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June 7th, 2014:

Saturday video break: Bridge Over Troubled Water

One of the best songs Paul Simon ever wrote, and he wrote it for Art Garfunkel’s voice.

Hard to top that, but you can approach it with your own sense of style. That’s what Johnny Cash did.

I’ll say again, when The Man In Black sings “When times are tough, and pain is all around/Like a bridge over troubled waters, I will lay me down”, you know he feels and means every word of that.

And then there’s Aretha Franklin:

How did I not know that she also played a mean piano? Anyway, there are plenty more versions out there – great songs always draw many singers to them – but honestly, how many more do you need? Besides, these are the three I have in my collection.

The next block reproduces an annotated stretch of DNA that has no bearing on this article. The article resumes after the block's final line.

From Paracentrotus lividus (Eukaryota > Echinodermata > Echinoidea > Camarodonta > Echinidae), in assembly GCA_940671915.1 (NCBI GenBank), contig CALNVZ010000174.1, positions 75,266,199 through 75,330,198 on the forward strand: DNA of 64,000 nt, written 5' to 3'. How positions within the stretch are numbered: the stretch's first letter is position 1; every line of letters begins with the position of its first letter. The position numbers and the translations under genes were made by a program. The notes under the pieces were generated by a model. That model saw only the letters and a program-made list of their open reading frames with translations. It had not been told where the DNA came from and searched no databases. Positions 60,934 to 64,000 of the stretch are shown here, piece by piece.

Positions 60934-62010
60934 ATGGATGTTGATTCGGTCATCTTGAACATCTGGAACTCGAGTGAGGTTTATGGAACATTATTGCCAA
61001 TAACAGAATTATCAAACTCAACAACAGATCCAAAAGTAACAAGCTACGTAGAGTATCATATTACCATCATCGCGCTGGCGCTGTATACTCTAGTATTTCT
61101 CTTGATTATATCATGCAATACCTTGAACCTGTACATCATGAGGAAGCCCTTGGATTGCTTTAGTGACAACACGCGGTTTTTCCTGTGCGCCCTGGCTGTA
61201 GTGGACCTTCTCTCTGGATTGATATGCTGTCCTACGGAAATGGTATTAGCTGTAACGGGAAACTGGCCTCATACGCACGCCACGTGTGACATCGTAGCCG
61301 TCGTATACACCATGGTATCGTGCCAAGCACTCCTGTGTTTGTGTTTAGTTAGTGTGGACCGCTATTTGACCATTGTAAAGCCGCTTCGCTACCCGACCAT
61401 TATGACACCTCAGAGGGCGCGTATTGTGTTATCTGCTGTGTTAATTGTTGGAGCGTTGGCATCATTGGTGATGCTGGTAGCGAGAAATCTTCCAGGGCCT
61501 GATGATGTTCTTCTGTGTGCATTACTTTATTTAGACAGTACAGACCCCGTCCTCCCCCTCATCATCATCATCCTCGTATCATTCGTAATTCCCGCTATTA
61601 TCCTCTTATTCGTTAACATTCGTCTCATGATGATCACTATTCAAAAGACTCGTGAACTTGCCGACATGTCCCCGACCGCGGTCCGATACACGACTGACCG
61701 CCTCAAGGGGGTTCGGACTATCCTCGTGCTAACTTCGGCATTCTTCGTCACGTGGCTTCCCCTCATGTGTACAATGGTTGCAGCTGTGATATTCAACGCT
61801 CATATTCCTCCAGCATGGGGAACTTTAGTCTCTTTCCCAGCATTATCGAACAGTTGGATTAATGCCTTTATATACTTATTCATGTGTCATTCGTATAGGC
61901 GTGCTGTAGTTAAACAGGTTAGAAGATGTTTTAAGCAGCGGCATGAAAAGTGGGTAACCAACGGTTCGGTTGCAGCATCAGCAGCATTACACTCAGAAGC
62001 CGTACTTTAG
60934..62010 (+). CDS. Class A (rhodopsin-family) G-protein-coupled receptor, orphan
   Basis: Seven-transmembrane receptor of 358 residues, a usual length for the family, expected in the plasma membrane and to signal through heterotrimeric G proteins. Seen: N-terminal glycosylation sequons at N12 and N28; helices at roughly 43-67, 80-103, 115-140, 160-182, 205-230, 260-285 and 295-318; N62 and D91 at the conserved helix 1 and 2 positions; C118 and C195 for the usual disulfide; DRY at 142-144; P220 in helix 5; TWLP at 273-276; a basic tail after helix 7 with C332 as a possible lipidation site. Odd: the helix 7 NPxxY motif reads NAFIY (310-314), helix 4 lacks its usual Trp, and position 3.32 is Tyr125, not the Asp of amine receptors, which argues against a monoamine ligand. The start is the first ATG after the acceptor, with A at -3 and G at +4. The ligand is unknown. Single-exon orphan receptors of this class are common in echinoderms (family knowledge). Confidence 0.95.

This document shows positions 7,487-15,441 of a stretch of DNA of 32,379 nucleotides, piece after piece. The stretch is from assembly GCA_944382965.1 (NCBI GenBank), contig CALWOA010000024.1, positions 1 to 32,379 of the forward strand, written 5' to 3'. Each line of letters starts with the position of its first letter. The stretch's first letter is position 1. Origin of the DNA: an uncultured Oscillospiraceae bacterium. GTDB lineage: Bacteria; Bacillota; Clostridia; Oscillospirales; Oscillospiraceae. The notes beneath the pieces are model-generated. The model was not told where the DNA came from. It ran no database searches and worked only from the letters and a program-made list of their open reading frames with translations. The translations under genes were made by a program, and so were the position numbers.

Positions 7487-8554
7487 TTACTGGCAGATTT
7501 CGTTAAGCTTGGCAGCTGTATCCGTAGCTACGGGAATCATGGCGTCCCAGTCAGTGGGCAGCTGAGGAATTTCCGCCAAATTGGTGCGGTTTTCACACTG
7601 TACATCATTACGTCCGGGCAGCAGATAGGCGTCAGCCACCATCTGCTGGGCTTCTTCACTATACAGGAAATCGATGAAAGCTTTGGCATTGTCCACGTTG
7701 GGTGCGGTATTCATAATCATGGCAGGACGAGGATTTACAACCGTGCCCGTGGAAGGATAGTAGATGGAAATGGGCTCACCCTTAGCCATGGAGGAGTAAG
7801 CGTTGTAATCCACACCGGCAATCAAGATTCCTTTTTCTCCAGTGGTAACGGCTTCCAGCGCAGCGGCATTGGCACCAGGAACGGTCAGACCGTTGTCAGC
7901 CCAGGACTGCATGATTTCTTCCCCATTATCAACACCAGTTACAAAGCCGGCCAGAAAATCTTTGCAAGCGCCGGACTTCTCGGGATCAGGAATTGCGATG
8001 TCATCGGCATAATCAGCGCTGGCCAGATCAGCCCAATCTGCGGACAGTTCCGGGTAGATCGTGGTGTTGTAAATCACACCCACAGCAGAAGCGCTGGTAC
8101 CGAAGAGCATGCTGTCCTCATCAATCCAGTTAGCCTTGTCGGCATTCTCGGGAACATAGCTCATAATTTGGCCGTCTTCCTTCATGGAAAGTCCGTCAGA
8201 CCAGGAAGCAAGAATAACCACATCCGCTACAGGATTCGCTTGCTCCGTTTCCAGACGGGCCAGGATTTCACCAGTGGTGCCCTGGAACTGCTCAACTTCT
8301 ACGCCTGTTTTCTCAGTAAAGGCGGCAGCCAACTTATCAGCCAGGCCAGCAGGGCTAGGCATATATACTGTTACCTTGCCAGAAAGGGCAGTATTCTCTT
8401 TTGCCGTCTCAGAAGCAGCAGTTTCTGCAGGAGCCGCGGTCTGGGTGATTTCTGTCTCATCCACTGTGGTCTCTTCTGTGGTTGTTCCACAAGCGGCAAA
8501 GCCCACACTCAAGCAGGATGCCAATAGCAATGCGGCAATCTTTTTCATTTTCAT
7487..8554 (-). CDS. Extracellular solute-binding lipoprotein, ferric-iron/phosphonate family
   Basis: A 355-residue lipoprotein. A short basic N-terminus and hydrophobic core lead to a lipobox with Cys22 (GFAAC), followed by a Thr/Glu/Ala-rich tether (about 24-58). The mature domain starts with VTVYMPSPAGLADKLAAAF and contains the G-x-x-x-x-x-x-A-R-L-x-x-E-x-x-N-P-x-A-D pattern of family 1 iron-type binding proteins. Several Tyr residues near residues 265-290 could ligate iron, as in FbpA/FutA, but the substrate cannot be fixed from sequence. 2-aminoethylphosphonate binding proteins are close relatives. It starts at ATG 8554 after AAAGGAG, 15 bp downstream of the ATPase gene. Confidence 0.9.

Culberson’s attempt to kill the Universities Line about to come up for a vote

From Houston Tomorrow:

US Representative John Culberson has pushed an amendment through to the floor of the US House of Representatives to specifically deny Houston federal funding for rail transit in two corridors, according to the text of the bill HR4745 (page 52, section 165):

SEC. 165. None of the funds in this or any other Act

14 may be available to advance in any way a new light or

15 heavy rail project towards a full funding grant agreement

16 as defined by 49 U.S.C. 5309 for the Metropolitan Transit

17 Authority of Harris County, Texas if the proposed capital

18 project is constructed on or planned to be constructed on

19 Richmond Avenue west of South Shepherd Drive or on

20 Post Oak Boulevard north of Richmond Avenue in Hous-

21 ton, Texas.